Starting at 10:00 AM with Cars & Coffee at New County Porsche (https://porscheofcliftonpark.com/) 205 NY-146, Halfmoon NY 12118. Leaving at 11:30 AM for a self guided Horse Farm Tour with in Saratoga County ( http://ccesaratoga.org/agriculture/cce-equine/horse-farm-tour ). This event is sponsored by the Cornell Cooperative Extension, then we will finish the day with a French meal at Chez Pierre Restaurant (http://www.chezpierrerestaurant.com/dinner-menu/) 979 Saratoga Rd, Gansevoort, NY 12831.

Please email me at Louis.dahoda@edwardjones.com if you are interested in having dinner with us after the tour. I need an accurate headcount by July 27th.

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Porsche. LeMans. Stuttgart

Heartbreak for Toyota.  Elation for Porsche.  The 86 running of the 24 Hours of LeMans was decided with just three minutes left in the race when the leader, the Toyota #5 car, died on the track l2when a connector between the car’s turbocharger and intercooler failed.  As the Toyota coasted to a stop, the Porsche #2 car, a 919 hybrid which had been in the thick of the action throughout the race, was able to erase the one minute gap the Toyota had built and win the race.  Great drama and where better to watch the dramatic conclusion that in Stuttgart, Germany.  Thanks to Bob Bailey who emailed these shots of events at Stuttgart along with video of the last lap of the race and reactions of the Porsche and Toyota teams.





















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Porsche Parade: First Look

Just in… A couple of photos from HCP President Jim Morgan who is spending time at the Parade.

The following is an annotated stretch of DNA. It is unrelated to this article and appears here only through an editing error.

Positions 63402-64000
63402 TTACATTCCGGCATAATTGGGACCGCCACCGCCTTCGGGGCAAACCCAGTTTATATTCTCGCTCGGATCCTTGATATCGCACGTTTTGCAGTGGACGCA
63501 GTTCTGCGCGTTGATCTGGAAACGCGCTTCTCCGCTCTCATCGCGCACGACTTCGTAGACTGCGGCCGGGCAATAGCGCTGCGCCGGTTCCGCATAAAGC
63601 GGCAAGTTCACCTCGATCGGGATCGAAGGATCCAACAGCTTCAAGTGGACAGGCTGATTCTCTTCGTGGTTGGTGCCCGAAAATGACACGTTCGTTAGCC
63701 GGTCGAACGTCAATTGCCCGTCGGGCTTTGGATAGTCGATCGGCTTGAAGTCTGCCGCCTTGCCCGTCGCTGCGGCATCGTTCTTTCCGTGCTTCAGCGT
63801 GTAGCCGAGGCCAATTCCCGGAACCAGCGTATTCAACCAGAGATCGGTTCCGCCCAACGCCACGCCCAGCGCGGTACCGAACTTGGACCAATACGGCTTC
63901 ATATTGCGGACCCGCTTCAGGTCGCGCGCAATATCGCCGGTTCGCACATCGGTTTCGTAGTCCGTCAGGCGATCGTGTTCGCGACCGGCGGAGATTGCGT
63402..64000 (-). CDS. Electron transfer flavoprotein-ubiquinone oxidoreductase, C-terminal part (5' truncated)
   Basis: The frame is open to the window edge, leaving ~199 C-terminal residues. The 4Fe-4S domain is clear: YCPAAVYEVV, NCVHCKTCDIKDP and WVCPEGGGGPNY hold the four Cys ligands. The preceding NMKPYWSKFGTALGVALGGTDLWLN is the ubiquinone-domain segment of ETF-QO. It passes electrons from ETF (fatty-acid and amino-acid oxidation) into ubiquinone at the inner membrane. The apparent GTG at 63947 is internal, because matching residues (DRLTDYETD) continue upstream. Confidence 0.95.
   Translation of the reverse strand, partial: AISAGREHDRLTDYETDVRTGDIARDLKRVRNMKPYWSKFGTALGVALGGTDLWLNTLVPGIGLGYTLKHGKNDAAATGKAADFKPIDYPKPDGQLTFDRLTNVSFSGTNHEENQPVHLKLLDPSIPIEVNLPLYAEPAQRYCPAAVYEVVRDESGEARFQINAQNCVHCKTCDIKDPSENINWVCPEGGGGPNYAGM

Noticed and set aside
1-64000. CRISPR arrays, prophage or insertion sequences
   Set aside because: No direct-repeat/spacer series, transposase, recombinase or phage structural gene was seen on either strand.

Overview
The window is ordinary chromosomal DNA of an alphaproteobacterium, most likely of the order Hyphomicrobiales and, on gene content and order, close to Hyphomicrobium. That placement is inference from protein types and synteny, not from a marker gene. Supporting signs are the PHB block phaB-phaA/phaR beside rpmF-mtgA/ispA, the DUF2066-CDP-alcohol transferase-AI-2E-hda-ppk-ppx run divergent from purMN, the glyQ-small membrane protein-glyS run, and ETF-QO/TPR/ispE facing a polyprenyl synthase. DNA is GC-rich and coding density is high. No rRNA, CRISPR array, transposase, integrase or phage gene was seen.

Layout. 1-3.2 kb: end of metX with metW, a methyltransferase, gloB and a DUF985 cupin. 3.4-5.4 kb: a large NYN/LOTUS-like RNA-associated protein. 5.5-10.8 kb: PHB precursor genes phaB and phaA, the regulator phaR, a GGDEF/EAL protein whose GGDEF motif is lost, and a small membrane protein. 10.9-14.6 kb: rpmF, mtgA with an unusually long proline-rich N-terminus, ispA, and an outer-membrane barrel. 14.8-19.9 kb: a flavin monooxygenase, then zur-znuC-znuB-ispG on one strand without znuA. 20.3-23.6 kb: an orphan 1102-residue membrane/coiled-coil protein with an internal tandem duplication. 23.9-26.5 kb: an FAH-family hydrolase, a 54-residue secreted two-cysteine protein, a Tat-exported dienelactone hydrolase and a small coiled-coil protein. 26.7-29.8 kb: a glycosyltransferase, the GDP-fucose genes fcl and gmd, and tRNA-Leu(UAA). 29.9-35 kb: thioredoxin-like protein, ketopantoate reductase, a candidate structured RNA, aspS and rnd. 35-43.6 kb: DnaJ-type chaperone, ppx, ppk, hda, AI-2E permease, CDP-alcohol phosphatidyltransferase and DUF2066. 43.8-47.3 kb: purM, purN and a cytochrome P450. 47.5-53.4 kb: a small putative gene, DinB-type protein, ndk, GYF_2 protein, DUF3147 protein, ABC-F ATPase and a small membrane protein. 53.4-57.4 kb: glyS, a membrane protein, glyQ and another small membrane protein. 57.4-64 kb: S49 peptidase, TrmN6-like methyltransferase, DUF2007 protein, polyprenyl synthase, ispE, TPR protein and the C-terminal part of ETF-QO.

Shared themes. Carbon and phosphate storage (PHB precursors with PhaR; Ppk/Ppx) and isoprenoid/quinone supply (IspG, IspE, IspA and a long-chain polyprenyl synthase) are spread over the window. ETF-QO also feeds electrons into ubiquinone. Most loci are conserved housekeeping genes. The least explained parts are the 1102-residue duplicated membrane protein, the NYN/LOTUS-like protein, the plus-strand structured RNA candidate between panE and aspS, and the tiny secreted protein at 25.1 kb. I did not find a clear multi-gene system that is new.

911 R at the Parade

911 R at the Parade

Porsche Display at the Concours

Porsche Display at the Concours

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June’s Car and Coffee: Test Drive the New 911 Turbo

“It’s better in every way.”  That’s the assessment of the new 911 turbo from Jeff  Robillard, a man who knows his Porsches.  Jeff, who has been an instructor with Porsche’s U.S. Sports Driving Program since its inception, was in the Saratoga area with one of the new cars for a special four day Cars and Coffee event sponsored by Porsche of Clifton Park. The event offered a chance for Club members test drive the new 911 and confirm Jeff’s opinion.


The roads around Lake George were the setting for the first  day of drives on Thursday, 6/17. For the next three days the event moved to Saratoga, departing from the Auto Museum on Saturday.  By the end of the weekend over fifty drivers had experienced the new car’s increased horsepower and torque and had been pressed back in the seat after hitting the car’s turbo boost button and stepping on the accelerator. The option provides twenty seconds of extra boost that can propel the Turbo S model to 60 mph in 2.8 seconds.  With boost, the base model Jeff brought hit sixty in  a tick over four seconds.  Even with the relatively straight roads and restricted speed limits of the test drive route out of Saratoga, it was possible to get an idea of the extraordinary acceleration, handling and braking of the car. Those worried about the car losing the legendary exhaust note of the normally aspirated flat six have nothing to fear.  The car, especially in Sports Plus mode, has quite a growl.  Of course, such performance doesn’t come cheap.  Adding virtually every performance option available tacked another $45,000 on to the  vehicle’s base of $89,400.


As great as the 911 turbo is, the most enjoyable part of the drive might have been the chance to talk with Jeff.  He started with Porsche’s school at the Road Atlanta Race Track in 2000.  The school proved so successful that the 100 days available in Atlanta weren’t meeting the demand so, after three years the school moved to the Barber Motor Sports Park in Birmingham, Alabama.  Adorned by George Barber’s nursery, the track is often dubbed the Augusta of race tracks in a nod to the beautiful landscaping of the Augusta National Golf Course in Georgia.  Jeff teaches at  Birmingham forty to fifty days a year.  He’s on the road bringing Porsches to the public another fifty to sixty days.